6 They include: Supply side: poor harvests especially of wheat, lower grain stocks, and rise in oil price ; Demand side: widespread inflation resulting from rapid growth of the world economy; Policies: export bans and restrictions, restocking in tight markets and reduced import tariffs; and Financial: depreciation of the US dollar. In addition, another three causes have been advanced, but their role is contested: diversion of grains to distillation for biofuels; rising demand in China, India and other rapidly growing economies; and, speculation on futures markets. These will be examined later in this brief. To understand how the price spike developed, it is useful to see these factors as they arose through time.
7 The evolution of the price spike can be seen as a combination of factors applying over the medium term from the early 2000s to late 2006, triggers operating in the short term from 2006 to the peak of the spike in early 2008, and, in the very short term from mid 2007, reactions to the initial price rise that exacerbated price increases. Figure A illustrates the time scales and the evolution of the price spike . 2. A subsequent brief will assess policy options in more detail. 3. The main sources drawn on comprise: Abbot & Borot 2009, Abbot, Hurt & Tyner 2008, Collins 2008, Gilbert 2008, Mitchell 2008, Robles, Torero & von Braun 2009, Timmer 2008, and Trostle 2008a & 2008b.
8 4. What caused food price spike of 2007/08? Figure A: Evolution of the price spike . price of three main cereals on world markets in constant terms Source: IMF commodity prices, monthly, deflated by the US GDP deflator Taking these three periods in turn, medium term factors include: The slow down in growth of production of cereals since the mid 1980s in the face of rising demand. From the early 1960s to the early 1980s, world cereals production grew strongly at an average of a year, comfortably ahead of population growth. Subsequently, however, growth has slowed markedly to an average of a year. Indeed, in the first four marketing years of the new century, global cereals consumption exceeded production; Slower growth of production contributed, along with decisions to hold smaller public stocks of grain in the USA, Europe, China, and other developing countries, to a decline in stocks of cereals from 2000 onwards.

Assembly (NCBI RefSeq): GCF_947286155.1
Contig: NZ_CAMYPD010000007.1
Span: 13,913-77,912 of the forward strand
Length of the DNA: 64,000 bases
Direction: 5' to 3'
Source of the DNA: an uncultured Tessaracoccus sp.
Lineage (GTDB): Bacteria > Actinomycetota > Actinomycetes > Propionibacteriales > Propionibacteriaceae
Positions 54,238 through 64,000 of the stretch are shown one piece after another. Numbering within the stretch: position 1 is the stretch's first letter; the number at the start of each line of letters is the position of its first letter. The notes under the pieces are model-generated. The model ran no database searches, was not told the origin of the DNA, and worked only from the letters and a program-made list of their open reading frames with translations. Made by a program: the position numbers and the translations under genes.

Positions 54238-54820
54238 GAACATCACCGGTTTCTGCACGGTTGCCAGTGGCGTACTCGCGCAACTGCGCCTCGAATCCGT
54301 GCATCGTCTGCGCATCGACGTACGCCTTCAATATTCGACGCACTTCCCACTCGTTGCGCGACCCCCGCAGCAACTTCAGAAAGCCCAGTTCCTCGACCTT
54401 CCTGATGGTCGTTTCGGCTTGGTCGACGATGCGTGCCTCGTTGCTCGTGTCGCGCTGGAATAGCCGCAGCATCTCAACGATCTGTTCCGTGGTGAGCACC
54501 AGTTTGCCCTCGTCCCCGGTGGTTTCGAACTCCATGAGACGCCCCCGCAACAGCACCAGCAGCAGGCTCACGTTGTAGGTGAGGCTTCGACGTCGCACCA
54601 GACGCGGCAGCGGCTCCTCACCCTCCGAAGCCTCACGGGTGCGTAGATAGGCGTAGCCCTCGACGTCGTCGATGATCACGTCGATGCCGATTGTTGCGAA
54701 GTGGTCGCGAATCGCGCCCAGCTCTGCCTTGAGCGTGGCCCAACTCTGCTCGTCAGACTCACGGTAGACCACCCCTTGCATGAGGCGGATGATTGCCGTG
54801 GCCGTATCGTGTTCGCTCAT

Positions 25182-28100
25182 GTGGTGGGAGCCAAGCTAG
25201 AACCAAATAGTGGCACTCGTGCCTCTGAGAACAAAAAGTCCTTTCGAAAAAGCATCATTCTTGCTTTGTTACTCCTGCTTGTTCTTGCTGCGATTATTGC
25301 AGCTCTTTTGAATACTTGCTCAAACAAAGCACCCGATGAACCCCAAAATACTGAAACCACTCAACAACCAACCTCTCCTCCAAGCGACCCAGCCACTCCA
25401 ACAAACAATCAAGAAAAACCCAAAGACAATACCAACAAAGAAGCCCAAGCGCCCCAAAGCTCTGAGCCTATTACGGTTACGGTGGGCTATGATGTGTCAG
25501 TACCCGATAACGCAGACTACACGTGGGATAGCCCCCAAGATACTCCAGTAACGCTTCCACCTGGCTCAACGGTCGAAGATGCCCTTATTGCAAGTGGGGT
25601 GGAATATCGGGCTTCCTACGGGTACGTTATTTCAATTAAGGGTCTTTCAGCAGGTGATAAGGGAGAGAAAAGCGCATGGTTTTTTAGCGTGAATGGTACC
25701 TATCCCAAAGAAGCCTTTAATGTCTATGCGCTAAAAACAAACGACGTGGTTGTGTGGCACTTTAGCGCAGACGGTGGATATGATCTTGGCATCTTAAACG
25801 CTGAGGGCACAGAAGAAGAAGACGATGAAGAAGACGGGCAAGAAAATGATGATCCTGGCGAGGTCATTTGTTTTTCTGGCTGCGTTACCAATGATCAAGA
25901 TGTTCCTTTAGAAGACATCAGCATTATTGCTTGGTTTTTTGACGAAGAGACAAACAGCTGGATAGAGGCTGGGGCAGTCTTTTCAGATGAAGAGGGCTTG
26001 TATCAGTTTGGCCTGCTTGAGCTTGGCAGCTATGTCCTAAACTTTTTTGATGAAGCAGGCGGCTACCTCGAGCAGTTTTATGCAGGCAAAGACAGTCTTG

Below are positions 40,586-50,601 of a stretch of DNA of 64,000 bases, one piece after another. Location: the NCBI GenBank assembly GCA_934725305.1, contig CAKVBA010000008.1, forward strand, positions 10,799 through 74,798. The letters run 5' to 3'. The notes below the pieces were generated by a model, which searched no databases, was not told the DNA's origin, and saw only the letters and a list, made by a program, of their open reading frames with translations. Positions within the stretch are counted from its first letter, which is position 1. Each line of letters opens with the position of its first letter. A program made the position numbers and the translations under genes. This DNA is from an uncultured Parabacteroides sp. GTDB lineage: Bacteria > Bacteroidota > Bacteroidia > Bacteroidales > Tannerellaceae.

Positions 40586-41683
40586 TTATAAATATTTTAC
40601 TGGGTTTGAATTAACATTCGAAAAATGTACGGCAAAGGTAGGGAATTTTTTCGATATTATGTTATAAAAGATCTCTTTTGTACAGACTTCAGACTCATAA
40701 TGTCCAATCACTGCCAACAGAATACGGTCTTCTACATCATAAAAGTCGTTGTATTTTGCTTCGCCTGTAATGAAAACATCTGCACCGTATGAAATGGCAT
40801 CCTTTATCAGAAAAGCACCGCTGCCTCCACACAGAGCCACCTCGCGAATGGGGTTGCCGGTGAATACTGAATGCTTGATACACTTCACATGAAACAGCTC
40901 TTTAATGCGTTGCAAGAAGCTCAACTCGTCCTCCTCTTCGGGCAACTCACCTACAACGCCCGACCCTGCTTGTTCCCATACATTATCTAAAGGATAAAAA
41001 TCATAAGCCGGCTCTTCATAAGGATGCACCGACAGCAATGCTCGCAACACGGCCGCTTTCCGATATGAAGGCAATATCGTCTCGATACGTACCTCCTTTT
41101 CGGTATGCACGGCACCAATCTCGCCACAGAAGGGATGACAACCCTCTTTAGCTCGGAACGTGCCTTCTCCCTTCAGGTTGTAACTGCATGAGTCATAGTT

9 For the three main grains, worldwide, end of season stocks as a ratio of use fell from more than 34% in the late 1990s to under 20% by 2005. Lower stocks in themselves do not, of course, cause prices to rise. When they are low, however, any sudden and unanticipated fall in supply or rise in demand cannot be accommodated by release of stocks so adjustment falls largely on prices. Conventional wisdom is that on a world basis, a stocks/use ratio for wheat under 20% has typically led to strong price advances. For corn [maize], the comparable number appears to be under 12%.' 4 All price spikes seen since the early 1970s have been associated with low stocks; 4. The stocks to use ratio' indicates the level of carryover stock for any given commodity as a percentage of the total demand or use.
10 5. What caused food price spike of 2007/08? Figure B: Growth of cereals production, 1961 to 2006 Source: FAOSTAT data Rising oil prices from less than US$20 a barrel in late 2001 to more than US$130 a barrel in July 2008 pushed up costs of diesel and nitrogenous fertiliser, thereby raising costs of production on farms as well as transportation of cereals. Moreover, as oil prices rise, the economic attraction of using cereals to distil ethanol increases. 5 There is a close correspondence between the price of crude oil and US ethanol production see Figure C with both oil prices and ethanol production increasing sharply from 2003 onwards. It was not just the price of oil that encouraged ethanol distillation in the US and biodiesel fermentation in the EU: the public mandates for replacement of transport fuels, accompanied by subsidies and other inducements, also played a role as will be set out below.